In this study, TAA-induced hepatotoxicity was correlated with a marked increase in serum liver biomarkers ALP, ALT, AST, and GGT. These values were significantly reduced upon ELAP administration. Similar observations of serum liver biomarkers improvement with ELAP treatment were previously reported [36][38]. TAA was reported to interfere with RNA movement from the nucleus to the cytoplasm, causing membrane damage that results in increased release of serum liver markers [39], [40]. In this study, TAA injection at a dose (200 mg/kg, 3 times/week caused liver cirrhosis in rats. The severe damage was ameliorated by ELAP treatment in a dose - dependent manner. These observations are in agreement with a study by Rajalakshmi et al. [41]. Blocking normal liver cells regeneration will result in hepatic fibrosis. Brenner [42] reported that telomerase, b-cell lymphoma-extra large (Bcl-xL) and adiponectin genes are sensitive to fibrosis while Fas and cathepsin B genes are resistant to hepatocyte apoptosis and, thus, are resistant to hepatic fibrosis. When hepatocytes undergo apoptosis they produce chemokines and cytokines, including macrophage inflammatory protein 2 (MIP-2), keratinocyte-derived chemokine (KC) and transforming growth factor β (TGF-β), which in turn activate hepatic stellate cells (HSCs) to lose their retinoid and express α-smooth muscle actin (α-SMA) and produce extracellular matrix (ECM) proteins. This is result in excessive production of collagens and degradation of the normal ECM [42]. Reduced collagen synthesis with ELAP administration as seen in Masson's trichrome stained slides indicates the antiapoptotic properties of ELAP, which might result from andrographolide ability to decrease α-SMA and TGF-β [43], which are implicated in apoptosis of activated hepatic stellate cells [44].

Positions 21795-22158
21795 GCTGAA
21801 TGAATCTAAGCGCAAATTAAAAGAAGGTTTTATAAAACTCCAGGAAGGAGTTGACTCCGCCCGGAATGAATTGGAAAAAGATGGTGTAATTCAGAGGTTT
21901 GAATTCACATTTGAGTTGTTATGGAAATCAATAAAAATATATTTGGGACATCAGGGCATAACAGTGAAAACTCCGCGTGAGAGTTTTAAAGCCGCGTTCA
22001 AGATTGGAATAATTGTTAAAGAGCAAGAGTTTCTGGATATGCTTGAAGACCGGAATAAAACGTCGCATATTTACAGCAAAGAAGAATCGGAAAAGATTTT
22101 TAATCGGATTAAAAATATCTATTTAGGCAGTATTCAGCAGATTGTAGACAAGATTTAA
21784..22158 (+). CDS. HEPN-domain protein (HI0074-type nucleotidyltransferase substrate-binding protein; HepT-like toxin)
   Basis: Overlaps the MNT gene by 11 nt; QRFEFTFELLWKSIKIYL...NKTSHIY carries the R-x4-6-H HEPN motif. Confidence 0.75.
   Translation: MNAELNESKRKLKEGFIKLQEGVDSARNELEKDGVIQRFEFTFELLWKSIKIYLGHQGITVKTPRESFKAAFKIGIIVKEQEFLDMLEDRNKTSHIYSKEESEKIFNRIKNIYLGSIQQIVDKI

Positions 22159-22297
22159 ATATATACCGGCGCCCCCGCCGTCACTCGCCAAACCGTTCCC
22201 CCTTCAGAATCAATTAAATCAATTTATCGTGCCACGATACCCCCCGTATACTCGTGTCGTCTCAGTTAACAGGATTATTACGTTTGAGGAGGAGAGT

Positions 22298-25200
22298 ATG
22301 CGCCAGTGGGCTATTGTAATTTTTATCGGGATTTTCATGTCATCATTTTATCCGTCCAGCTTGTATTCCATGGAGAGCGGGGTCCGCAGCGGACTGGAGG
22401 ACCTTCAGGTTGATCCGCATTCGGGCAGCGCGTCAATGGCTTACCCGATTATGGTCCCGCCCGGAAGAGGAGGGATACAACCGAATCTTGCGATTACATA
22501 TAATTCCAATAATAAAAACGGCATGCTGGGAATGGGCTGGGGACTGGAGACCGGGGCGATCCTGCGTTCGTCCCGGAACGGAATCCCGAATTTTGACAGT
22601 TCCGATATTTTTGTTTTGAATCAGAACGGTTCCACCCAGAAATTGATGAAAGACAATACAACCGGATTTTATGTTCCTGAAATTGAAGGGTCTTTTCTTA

PCNA has recently been identified as the polymerase S accessory protein [45]. Ng et al. [46] reported a significant relationship between PCNA and tumor invasiveness. In this study, normal liver controls and silymarin-treated samples showed no significant PCNA staining, indicating the absence of cellular regeneration. An upregulation of PCNA expression was observed in TAA-treated controls, indicating extensive proliferation, likely in an attempt to repair TAA-induced tissue damage [5]. On the other hand, treatment using silymarin or ELAP decreased cellular proliferation levels due to a reduction in PCNA expression. Luo et al. [47] found that andrographolide is able to inhibit the expression and activity of matrix metalloproteinase (MMP)-9 by inhibiting (NF)-κB-mediated MMP-9 expression, thus preventing the proliferation of tumor cells. Decreased SOD and CAT activities in the TAA control group may be due to excessive ROS generation in cirrhotic tissue as a result of over expression of NADPH oxidase [48]. On the other hand, the increase in enzyme activities upon ELAP or silymarin treatment may stem from a decrease in ROS and free radicals, due to scavenging by andrographolides. This finding is in accordance with similar reports on the effects of A. paniculata on liver damage [36], . The decreased hepatic antioxidant enzyme activities of the TAA control group could explain the elevated MDA lipid peroxidation (as assessed by the TBARS assay) and the increase in NO concentration. ROS and NO are known to be involved in apoptosis of hepatocytes [49]. Administration of both ELAP and silymarin reduced MDA activity and reduced TAA-induced liver toxicity. Similar trends were observed in A. paniculata’s protective effect against ethanol-induced hepatotoxicity [50]. Compared with the TAA control group, both ELAP and silymarin treatment significantly reduced NO generation in liver cells. However, the presence of 14-deoxyandrographolide and 14-deoxy-11,12-didehydroandrographolide, major diterpenoids, reported to stimulate NO release in tissue endothelial cells [51]. The authors reported that 14-deoxy-11,12-didehydroandrographolide caused NO stimulation via activation of constitutive nitric oxide synthase (cNOS), which was followed by upregulation of γ-glutamylcysteine synthetase activity and resulted in reduced oxidative stress [52]. In contrary, the NO inhibitory property of A. paniculata was associated with its bioactive diterpenoid andrographolide, which caused the reduction of inducible NO synthase (iNOS) mRNA and protein expression [53], [54].